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Ambroise-Dydime Lépine

Ambroise-Dydime Lépine (18 March, 18408 June, 1923) was a military leader of the Métis under the command of Louis Riel during the Red River Rebellion of 1869–1870. He was tried and sentenced to death for his role in the rebellion and for the execution of Thomas Scott, but his sentence was commuted by Governor General Lord Dufferin. He is buried in the churchyard of the Saint Boniface Cathedral next to Riel.

Early life

Ambroise Lépine’s father, an engagé of the Hudson's Bay Company (HBC), was born in Red River to parents Jean Baptiste Lepine and Julie Henry, His mother, the daughter of an English fur trader and an Indian woman, was a native of Ste Agathe (Manitoba). Lépine was educated at the Collège de Saint-Boniface. After his marriage to Cécile Marion, who was of French Canadian and Métis descent, the couple began farming in Saint Boniface on river lot 119. Lépine supplemented his income with freighting and hunting. Lepine along with brothers Maxime and Jean Baptiste were all integral components to the North West Rebellion.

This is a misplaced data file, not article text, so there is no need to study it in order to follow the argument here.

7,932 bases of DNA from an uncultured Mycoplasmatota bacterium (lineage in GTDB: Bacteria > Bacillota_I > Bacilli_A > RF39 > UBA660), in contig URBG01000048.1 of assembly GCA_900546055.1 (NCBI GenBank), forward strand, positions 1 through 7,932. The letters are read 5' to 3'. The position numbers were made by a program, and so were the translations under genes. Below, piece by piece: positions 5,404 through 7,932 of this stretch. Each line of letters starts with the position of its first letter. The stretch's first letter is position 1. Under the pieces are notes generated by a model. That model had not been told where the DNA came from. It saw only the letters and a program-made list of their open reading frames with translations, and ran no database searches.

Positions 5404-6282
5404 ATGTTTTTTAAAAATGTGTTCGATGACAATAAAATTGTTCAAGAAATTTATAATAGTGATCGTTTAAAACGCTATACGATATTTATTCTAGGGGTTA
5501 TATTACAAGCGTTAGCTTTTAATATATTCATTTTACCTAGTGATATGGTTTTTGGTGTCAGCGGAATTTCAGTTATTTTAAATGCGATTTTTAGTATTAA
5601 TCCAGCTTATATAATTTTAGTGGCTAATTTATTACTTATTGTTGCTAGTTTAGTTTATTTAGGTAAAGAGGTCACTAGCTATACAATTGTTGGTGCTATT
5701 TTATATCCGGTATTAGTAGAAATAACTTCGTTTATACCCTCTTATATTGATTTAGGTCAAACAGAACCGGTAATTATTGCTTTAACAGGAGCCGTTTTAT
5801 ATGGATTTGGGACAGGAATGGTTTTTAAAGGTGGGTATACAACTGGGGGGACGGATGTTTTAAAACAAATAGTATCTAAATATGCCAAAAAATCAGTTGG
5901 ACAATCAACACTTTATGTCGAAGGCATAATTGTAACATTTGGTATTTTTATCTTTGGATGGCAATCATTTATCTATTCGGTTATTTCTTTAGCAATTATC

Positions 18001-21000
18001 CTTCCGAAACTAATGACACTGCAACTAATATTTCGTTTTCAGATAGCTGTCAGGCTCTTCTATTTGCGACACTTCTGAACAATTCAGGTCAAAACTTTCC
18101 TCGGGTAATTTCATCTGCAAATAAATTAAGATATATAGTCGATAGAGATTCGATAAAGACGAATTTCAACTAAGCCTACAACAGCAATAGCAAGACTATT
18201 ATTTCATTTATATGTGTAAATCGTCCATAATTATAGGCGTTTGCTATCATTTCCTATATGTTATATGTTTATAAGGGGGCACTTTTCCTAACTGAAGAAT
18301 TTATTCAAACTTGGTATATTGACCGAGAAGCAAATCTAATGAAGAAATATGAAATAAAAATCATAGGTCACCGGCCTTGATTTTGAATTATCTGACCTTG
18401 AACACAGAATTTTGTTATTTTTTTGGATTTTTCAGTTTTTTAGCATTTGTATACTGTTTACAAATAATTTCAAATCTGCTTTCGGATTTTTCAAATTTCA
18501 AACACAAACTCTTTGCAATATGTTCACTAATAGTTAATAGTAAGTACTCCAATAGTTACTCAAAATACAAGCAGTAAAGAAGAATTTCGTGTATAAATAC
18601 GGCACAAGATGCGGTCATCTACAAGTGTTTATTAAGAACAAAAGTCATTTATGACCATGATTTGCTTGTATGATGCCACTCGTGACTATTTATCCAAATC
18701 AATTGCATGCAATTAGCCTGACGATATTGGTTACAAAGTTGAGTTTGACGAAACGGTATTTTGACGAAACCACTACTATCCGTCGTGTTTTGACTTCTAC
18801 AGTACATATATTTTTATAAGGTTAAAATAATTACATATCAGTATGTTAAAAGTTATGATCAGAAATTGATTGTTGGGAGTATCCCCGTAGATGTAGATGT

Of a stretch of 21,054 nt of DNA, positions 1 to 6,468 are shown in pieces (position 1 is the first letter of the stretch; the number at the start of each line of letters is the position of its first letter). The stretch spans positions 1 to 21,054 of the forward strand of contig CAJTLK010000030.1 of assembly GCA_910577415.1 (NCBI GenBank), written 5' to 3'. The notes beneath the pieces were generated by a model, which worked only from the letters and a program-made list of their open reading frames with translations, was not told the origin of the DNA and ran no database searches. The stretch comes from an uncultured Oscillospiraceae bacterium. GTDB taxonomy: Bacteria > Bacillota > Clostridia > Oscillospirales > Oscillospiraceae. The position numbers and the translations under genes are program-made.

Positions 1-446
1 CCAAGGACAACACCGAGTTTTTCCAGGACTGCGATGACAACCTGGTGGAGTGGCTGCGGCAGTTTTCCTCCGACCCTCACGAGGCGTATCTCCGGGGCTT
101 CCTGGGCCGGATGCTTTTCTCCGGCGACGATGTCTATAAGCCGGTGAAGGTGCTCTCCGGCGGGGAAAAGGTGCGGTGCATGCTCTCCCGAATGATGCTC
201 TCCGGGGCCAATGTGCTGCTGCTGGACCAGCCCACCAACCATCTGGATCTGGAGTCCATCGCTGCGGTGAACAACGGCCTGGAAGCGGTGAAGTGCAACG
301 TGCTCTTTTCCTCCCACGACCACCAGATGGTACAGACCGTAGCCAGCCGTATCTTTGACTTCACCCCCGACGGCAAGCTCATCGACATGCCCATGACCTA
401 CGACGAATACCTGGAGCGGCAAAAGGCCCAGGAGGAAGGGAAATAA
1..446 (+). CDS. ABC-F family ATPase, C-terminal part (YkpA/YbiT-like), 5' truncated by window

There is no evidence that Lépine was politically active prior to 1869, when the forthcoming transfer of Rupert's Land from the HBC to Canada was announced. On his return to the Red River settlement (Manitoba) on 30 October from a freighting expedition to Fort Pitt, Saskatchewan, he learned that the Métis, led by Louis Riel, had taken steps to delay the transfer and force the Canadian government to negotiate the terms of union with the colony’s inhabitants. Apparently asked by Riel if he was “for or against the Métis,” Lépine replied that he was in favour of Métis rights. Riel immediately ordered him, with 14 others, to ride to Pembina, North Dakota to turn back the lieutenant governor designate, William McDougall, at the border. On 7 December, on Riel’s orders, he led 100 Métis in the capture of Canadians who were garrisoned in the house of one of their leaders, John Christian Schultz. On 8 January 1870 Riel’s provisional government appointed Lépine adjutant general to administer justice in the settlement. A few weeks later Lépine was also elected to represent Saint Boniface in a convention of 40 representatives of the settlement and he was subsequently appointed head of the military council, a subcommittee of the convention.